With increased operational and fiscal pressures, international nongovernmental organizations (NGOs) and governmental agencies face increased cyber risks and opportunities. These include financial crimes, the misappropriation of assets, and attacks on information systems. A COVID-19 pandemic may also increase the impact of these threats, and weakened operational controls can lead to exploitative behavior by wrongdoers.
Careers in cyber forensics
Cyber forensics is the study of computer and network data that enables organisations to trace and identify digital crime objects. Cyber forensics officers follow strict procedures to protect sensitive evidence and maintain the integrity of the findings. They also secure copies of the original storage media. This is important because any damage to the device can diminish the authenticity of the finding or hinder its use in court.
In addition, a career in cyber forensics requires an in-depth knowledge of the latest cybersecurity threats and solutions. Staying up to date on new trends helps computer forensic experts anticipate new cybercrime cases and protect the public. The daily tasks of a forensic computer analyst vary depending on the field and the organization. Some focus on a single case, while others work on several investigations at once. In addition, computer forensic experts must prepare themselves for unexpected changes in the investigative process, as emergencies can arise at any time.
A career in computer forensics is a rewarding option for individuals interested in preserving and protecting the privacy of sensitive information. Computer forensic analysts investigate the security risks of computer networks, develop defensive software, and protect sensitive data. They also conduct research on new technologies.
Methods of collecting digital evidence
Nongovernmental organizations (NGOs) can use digital evidence to strengthen the testimony of eyewitnesses and monitor ongoing issues. These digital materials can be collected via a variety of methods. One example is MediCapt, a digital platform that collects evidence related to sexual violence. It then securely transmits the information to authorities involved in criminal justice. These authorities can include police force investigators, NGOs working in conflict zones, prosecuting lawyers, and magistrates or judges from the civilian and military justice sectors. The goal is to break down systemic barriers to the sharing of evidence.
The methods of collecting digital evidence have evolved rapidly over the past few years. The Berkeley Protocol and OTP Manual encourage investigators to collect only relevant content from the Internet, rather than archiving everything. However, the sheer volume of digital information can pose challenges for investigators. They must also ensure that the collected information is authentic.
Legal requirements of digital forensics work
Forensics is the investigation of digital data and the use of forensic software to recover critical data from computer systems. Its techniques help investigators gather critical evidence by identifying the locations and types of files stored on a computer system. Forensic software can also be used to scan digital devices and break encryption. As with any other kind of forensic work, digital forensics technicians need to be aware of privacy and data protection laws.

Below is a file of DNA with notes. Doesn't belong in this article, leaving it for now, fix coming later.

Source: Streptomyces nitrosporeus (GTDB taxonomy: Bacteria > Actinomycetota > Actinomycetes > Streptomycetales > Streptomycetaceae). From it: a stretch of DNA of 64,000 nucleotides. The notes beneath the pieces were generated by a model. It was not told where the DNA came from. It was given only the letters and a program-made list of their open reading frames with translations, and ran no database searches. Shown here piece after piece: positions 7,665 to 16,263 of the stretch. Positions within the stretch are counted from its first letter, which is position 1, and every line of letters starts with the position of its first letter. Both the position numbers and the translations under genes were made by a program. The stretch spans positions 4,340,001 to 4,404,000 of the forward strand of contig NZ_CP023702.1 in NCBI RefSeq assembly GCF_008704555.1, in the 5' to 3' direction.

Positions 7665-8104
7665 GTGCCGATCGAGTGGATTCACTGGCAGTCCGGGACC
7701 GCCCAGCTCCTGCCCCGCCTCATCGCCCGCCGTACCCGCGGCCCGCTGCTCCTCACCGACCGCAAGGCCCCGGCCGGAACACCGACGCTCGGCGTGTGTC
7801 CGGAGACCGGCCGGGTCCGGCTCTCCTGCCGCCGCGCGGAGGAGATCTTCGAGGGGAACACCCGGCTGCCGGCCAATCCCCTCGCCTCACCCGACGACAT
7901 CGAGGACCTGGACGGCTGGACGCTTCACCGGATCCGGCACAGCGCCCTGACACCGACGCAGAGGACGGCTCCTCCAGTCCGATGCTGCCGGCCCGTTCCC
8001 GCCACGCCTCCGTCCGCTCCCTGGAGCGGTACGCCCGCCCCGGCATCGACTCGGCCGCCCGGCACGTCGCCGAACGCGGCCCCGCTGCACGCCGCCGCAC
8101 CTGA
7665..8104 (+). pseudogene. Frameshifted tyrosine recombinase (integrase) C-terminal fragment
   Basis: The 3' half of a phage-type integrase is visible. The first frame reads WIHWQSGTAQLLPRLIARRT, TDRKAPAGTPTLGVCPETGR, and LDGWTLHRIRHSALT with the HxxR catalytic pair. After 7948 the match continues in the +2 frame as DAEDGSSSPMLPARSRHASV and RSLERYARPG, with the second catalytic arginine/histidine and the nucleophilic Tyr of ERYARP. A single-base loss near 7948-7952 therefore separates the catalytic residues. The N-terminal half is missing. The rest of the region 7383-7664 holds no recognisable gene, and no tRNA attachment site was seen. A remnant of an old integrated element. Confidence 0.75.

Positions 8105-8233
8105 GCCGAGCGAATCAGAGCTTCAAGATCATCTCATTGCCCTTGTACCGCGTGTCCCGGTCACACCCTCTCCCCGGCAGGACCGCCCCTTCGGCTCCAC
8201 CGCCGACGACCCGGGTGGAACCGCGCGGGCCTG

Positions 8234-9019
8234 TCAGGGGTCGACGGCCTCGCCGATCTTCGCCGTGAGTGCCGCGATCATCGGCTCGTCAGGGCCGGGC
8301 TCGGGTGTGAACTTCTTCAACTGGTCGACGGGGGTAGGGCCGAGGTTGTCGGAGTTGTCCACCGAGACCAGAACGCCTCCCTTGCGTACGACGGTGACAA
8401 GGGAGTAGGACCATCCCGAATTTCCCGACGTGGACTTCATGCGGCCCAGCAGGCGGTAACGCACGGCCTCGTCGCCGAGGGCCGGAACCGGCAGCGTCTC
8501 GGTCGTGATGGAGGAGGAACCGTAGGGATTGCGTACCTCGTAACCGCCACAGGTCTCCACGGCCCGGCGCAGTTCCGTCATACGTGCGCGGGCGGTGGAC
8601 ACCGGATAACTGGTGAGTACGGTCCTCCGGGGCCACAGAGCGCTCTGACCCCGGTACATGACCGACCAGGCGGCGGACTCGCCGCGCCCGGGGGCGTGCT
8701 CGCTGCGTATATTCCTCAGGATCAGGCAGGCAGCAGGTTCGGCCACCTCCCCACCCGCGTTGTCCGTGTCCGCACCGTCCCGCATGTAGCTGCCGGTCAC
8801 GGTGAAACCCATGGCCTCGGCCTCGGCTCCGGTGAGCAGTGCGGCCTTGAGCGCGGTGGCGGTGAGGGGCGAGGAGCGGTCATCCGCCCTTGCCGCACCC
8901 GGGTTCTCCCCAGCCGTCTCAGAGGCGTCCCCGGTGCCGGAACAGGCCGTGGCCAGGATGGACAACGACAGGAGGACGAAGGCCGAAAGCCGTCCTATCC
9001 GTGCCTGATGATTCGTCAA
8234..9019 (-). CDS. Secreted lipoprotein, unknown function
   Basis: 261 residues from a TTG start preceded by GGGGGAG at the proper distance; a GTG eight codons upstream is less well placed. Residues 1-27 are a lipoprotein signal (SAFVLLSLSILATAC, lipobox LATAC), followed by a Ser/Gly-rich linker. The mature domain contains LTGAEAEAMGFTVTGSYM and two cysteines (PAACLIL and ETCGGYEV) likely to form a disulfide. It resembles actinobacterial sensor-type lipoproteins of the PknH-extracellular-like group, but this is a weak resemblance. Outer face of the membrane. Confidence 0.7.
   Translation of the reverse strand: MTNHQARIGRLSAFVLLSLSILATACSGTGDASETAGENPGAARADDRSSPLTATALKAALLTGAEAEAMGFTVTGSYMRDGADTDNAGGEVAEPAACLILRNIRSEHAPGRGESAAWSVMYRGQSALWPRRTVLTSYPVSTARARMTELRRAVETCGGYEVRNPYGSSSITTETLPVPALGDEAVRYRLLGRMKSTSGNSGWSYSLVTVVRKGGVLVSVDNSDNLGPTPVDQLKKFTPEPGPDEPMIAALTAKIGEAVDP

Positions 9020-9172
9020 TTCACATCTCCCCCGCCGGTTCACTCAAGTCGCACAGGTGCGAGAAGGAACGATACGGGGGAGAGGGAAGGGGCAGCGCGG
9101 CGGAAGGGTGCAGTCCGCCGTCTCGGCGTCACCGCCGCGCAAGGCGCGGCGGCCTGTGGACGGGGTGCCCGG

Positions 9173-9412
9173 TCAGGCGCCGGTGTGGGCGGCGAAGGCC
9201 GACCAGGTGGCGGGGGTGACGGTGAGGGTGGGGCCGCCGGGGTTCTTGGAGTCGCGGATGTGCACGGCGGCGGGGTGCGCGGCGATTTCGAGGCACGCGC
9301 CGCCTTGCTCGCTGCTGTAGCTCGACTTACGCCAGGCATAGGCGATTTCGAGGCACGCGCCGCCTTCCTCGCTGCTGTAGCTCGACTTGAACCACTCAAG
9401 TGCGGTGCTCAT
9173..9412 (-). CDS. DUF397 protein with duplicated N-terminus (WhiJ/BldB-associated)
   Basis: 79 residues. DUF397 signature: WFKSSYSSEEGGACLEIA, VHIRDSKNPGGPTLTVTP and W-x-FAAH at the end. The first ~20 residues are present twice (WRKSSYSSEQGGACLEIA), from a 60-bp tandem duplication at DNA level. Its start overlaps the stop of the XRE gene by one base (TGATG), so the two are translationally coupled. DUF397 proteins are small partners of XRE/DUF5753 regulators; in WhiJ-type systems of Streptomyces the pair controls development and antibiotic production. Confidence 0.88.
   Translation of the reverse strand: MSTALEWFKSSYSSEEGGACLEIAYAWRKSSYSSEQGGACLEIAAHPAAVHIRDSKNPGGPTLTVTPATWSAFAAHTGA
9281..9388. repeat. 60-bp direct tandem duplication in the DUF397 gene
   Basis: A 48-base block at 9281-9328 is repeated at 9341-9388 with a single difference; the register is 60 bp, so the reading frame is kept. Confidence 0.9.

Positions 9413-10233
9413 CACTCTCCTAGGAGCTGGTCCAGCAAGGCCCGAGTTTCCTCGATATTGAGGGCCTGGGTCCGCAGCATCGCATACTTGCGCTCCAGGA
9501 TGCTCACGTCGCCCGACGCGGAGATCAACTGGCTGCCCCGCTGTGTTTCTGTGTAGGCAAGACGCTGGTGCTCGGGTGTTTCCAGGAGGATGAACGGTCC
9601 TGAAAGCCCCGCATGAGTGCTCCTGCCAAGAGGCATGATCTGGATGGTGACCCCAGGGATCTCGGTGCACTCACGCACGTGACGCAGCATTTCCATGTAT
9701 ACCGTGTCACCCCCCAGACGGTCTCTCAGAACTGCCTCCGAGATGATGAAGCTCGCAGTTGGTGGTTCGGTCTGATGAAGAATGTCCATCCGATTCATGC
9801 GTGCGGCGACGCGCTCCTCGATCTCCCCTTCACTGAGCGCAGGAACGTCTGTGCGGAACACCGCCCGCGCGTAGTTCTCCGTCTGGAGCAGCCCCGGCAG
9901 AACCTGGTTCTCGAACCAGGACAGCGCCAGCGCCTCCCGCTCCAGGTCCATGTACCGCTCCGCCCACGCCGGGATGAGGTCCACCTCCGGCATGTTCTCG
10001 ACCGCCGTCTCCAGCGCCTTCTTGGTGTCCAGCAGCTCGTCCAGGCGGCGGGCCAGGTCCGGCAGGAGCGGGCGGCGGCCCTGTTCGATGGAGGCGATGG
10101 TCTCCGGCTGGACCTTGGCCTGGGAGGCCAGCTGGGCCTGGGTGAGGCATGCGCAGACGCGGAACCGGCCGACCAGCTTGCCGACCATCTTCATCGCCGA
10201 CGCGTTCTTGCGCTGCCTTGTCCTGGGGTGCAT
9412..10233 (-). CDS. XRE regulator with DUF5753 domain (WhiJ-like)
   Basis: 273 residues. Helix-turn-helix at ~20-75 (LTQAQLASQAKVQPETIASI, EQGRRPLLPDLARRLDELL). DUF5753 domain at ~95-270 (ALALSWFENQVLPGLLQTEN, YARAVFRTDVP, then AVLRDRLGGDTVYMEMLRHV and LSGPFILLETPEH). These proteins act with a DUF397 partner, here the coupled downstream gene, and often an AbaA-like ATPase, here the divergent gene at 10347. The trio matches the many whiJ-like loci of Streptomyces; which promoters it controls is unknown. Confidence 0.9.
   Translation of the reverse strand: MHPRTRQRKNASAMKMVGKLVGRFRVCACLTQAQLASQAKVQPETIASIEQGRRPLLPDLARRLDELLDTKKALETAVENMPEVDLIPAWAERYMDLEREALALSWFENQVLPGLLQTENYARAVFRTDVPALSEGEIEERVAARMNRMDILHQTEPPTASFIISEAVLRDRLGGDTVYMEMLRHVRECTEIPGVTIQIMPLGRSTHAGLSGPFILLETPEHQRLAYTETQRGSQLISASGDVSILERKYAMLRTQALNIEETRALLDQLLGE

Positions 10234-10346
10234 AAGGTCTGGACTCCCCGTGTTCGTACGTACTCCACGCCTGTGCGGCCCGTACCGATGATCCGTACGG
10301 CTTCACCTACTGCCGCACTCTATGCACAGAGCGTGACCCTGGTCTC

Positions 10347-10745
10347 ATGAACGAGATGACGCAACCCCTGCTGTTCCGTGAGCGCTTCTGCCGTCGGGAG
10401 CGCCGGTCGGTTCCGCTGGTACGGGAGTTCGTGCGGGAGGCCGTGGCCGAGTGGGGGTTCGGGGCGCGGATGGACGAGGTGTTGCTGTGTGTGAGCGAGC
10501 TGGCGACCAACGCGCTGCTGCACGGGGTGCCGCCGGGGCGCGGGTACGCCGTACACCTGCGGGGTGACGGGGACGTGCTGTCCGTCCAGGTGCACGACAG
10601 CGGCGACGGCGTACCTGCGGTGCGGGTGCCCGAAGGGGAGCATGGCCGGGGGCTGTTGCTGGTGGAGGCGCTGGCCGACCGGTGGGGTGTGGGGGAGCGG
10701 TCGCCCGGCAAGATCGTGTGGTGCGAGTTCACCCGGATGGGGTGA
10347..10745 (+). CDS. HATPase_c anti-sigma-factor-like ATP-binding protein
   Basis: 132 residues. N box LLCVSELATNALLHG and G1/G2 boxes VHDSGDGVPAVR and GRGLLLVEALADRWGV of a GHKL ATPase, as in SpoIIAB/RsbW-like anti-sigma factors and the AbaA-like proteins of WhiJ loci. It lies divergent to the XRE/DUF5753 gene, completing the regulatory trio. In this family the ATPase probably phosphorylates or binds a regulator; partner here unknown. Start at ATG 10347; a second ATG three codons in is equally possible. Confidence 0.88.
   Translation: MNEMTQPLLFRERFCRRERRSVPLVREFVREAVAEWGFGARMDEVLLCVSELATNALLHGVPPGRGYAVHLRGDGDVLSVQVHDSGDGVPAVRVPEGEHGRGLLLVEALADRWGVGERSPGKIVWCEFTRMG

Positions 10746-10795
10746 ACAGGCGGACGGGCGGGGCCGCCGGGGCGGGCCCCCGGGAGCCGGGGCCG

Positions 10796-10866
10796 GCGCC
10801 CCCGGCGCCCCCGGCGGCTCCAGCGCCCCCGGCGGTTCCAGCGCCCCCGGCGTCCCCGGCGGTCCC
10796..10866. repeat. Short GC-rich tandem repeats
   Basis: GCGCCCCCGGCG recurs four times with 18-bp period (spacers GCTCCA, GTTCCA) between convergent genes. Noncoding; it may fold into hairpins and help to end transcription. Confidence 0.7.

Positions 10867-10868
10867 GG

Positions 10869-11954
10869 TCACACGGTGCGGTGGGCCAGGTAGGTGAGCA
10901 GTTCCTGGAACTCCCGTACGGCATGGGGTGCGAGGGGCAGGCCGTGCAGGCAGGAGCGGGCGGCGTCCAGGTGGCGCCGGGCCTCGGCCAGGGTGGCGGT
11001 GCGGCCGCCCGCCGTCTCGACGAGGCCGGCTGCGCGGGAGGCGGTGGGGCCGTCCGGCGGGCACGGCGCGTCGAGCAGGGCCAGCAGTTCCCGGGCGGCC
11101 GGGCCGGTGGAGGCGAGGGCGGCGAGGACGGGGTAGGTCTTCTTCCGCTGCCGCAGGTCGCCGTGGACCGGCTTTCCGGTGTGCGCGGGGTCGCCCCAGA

Legal requirements vary by country. Some jurisdictions do not require digital forensic experts to have any specific certification. Others may allow digital forensics specialists to work under the supervision of a certified professional. The requirements of digital forensics are different in many countries, and they depend on the specifics of the case.
NGOs often face challenges when it comes to digital forensics. For instance, NGOs often must coordinate the work of forensic analysts and data-miners. In addition, their efforts often fall in the middle of a battle between human smugglers and the border control of the E.U.
Methods of preserving digital evidence
Government agencies and private companies can seek guidance from law enforcement on best practices in preserving digital evidence. In general, good evidence management follows a five-step process that includes identification, collection, acquisition, preservation, and analysis. Identification involves identifying a device, making sure there is minimal alteration to its condition, and collecting it. Acquisition involves obtaining data from the device collected. The type of data extraction needed will depend on the type of device.
Digital evidence must be protected and verified to be useful to a court of law. NGOs can preserve digital evidence in different ways. One method is through a web browser. This preserves the original copy of the material, provides proof of authenticity, and creates future-proof offline copies that can be accessed, annotated, and exported. The software will also log and record all access to the archive.
Another method is to copy readable files from media storage. Forensic experts can also extract metadata from a device. This information provides information about how files were used, whether the device was shut down, and whether a user tried to copy the files to a different device. The key is not to work directly on original media, as this will remove valuable metadata. To prevent this from happening, professional data retrieval services use virtual copies. This also helps preserve metadata.